The city is about to start building this heartless, destructive, expensive, unnecessary boondoggle. They seem to think of our park as a tear-down—not worth saving. It will take at least five torturous years and will become a McMansion of charmless expanses of concrete and baby trees, artificial turf and shadeless picnic areas. Our beautiful, disheveled and much-loved and much-used park filled with a vast, spirited neighborhood flavor will be gone.
This plan is bad for our neighborhood, our city and our earth. In other words, it’s environmental injustice and an environmental catastrophe.
The nearly 1,000 mature trees in the park bring our neighborhood health. Consider this: The evaporation from a single tree can produce the cooling effect of 10 room size air conditioners operating 20 hours a day. Demolishing the park will destroy all these trees and every bit of biodiversity that cleanses our air and soothes our souls. During construction, fill dirt will clog the lungs of people who already have high asthma rates, who already suffered respiratory illnesses because of 9/11.
There will be constant heavy construction operating over more than a mile of parkland spewing diesel and fumes, using vast amounts of energy and resources, disturbing of contaminated soil, importing of massive amounts of fill arriving via barges spewing more diesel. If you want to speed climate change, just demolish a living park and rebuild it according to the Mayor’s “Preferred Plan.”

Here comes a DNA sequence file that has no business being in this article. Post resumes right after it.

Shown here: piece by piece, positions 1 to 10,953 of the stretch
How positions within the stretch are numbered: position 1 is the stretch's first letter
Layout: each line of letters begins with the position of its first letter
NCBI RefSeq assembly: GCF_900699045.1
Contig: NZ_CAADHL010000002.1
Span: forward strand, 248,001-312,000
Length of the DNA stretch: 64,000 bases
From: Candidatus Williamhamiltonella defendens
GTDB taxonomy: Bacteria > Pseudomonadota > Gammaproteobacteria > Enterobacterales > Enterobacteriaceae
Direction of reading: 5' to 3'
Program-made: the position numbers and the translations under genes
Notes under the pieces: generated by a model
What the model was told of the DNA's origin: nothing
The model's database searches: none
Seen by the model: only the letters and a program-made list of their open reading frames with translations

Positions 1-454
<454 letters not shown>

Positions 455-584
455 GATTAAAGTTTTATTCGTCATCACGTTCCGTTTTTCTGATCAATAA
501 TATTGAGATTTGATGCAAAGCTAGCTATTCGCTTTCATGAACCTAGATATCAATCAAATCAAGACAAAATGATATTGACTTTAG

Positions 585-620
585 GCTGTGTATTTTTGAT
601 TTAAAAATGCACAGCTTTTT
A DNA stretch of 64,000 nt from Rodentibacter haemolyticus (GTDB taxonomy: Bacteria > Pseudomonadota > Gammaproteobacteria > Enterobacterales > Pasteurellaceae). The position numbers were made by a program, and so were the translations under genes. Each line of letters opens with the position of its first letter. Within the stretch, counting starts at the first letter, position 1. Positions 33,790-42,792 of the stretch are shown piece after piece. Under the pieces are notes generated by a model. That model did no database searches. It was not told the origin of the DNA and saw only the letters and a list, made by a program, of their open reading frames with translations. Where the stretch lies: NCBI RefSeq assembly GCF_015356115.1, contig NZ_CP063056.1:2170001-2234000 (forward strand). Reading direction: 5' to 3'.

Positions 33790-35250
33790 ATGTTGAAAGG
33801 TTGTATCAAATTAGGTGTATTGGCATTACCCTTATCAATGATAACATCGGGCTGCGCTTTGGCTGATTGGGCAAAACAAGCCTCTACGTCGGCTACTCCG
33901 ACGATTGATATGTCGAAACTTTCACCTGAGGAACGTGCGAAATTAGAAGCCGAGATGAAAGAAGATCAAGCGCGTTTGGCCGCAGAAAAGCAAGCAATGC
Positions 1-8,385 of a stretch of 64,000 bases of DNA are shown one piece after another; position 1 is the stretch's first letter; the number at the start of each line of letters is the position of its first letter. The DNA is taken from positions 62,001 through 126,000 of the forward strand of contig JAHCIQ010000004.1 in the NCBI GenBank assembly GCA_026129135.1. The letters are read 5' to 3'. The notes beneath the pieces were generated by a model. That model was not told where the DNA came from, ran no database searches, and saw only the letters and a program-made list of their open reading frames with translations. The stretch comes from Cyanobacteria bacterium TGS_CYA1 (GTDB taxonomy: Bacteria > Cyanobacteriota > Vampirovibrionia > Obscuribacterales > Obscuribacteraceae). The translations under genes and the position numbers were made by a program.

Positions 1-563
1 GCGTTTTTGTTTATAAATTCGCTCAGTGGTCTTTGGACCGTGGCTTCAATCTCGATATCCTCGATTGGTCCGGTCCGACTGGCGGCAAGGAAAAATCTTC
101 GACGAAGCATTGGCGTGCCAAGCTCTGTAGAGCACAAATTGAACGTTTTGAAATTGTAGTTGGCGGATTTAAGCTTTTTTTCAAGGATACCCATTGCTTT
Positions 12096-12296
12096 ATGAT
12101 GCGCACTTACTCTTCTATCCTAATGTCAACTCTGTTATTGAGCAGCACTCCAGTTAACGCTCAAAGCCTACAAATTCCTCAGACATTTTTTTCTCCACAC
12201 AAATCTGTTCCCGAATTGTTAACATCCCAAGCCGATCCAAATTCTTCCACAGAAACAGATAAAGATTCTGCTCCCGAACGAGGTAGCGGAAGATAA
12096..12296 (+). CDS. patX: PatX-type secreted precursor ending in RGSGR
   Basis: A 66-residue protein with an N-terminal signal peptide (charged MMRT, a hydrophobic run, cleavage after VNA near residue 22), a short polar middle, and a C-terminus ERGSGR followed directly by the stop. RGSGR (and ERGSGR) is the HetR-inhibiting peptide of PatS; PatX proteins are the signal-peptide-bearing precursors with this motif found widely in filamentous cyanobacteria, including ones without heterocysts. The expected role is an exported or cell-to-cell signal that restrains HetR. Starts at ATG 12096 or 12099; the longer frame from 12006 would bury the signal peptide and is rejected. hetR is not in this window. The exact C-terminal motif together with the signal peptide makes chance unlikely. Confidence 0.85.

See Benefits of Trees, hazards of bad air, and more
What’s wrong with the plan
Besides that it’ll kill the whole park? Here are 12 more reasons including construction timelines ripped from fairy tales and no flood protection for many more years.
And to sell it to us, city officials tell us Lies. Misinformation. Falsehoods. Whoppers. Tall tales. Read Lies the City Tells Us.
Here’s another reason we don’t trust the new plan. We have experience. Unfortunately.
In 2001, due to damaged bulkheads along the waterfront, the whole promenade was closed off with a chain link fence. Work didn’t start on fixing it until 2005, a two-year project. It was completed in 2011.
- Sometimes the machinery would sit idle for years. This is 2010. (I edged around the chain link to get this photo.)
- Just because East River Park looked like a prison yard doesn’t mean people stayed away.
- By the Williamsburg Bridge. Looks dangerous, doesn’t it? Did people sit there? Yes, we sat there. Post-Apocalyptic parkland is better than no parkland.
- Chain link and mud in 2006, the fifth year without a promenade.
Why do our Community Boards, City Council members and Mayor like the new plan so much?
It’s a mystery. It’s not fast, it’s not pretty, it’s not progressive, it’s not climate friendly, it’s not environmentally conscious, it’s not environmentally just, it doesn’t protect us for several more years, and much less destructive plans could give us the same flood control in the same time frame.
Let’s see the city try this kind of brute-force 20th century-style destruction in a rich neighborhood. Oh yeah, they did try that. They had a plan to demolish the Brooklyn Heights promenade to put in a highway while they rebuilt the Brooklyn-Queens Expressway. That plan lasted about five minutes before the residents raised $100,000 and got an expert panel to work with city officials to find creative ways to keep their park intact. The city is now even talking about getting rid of the BQE. Stopping vehicles!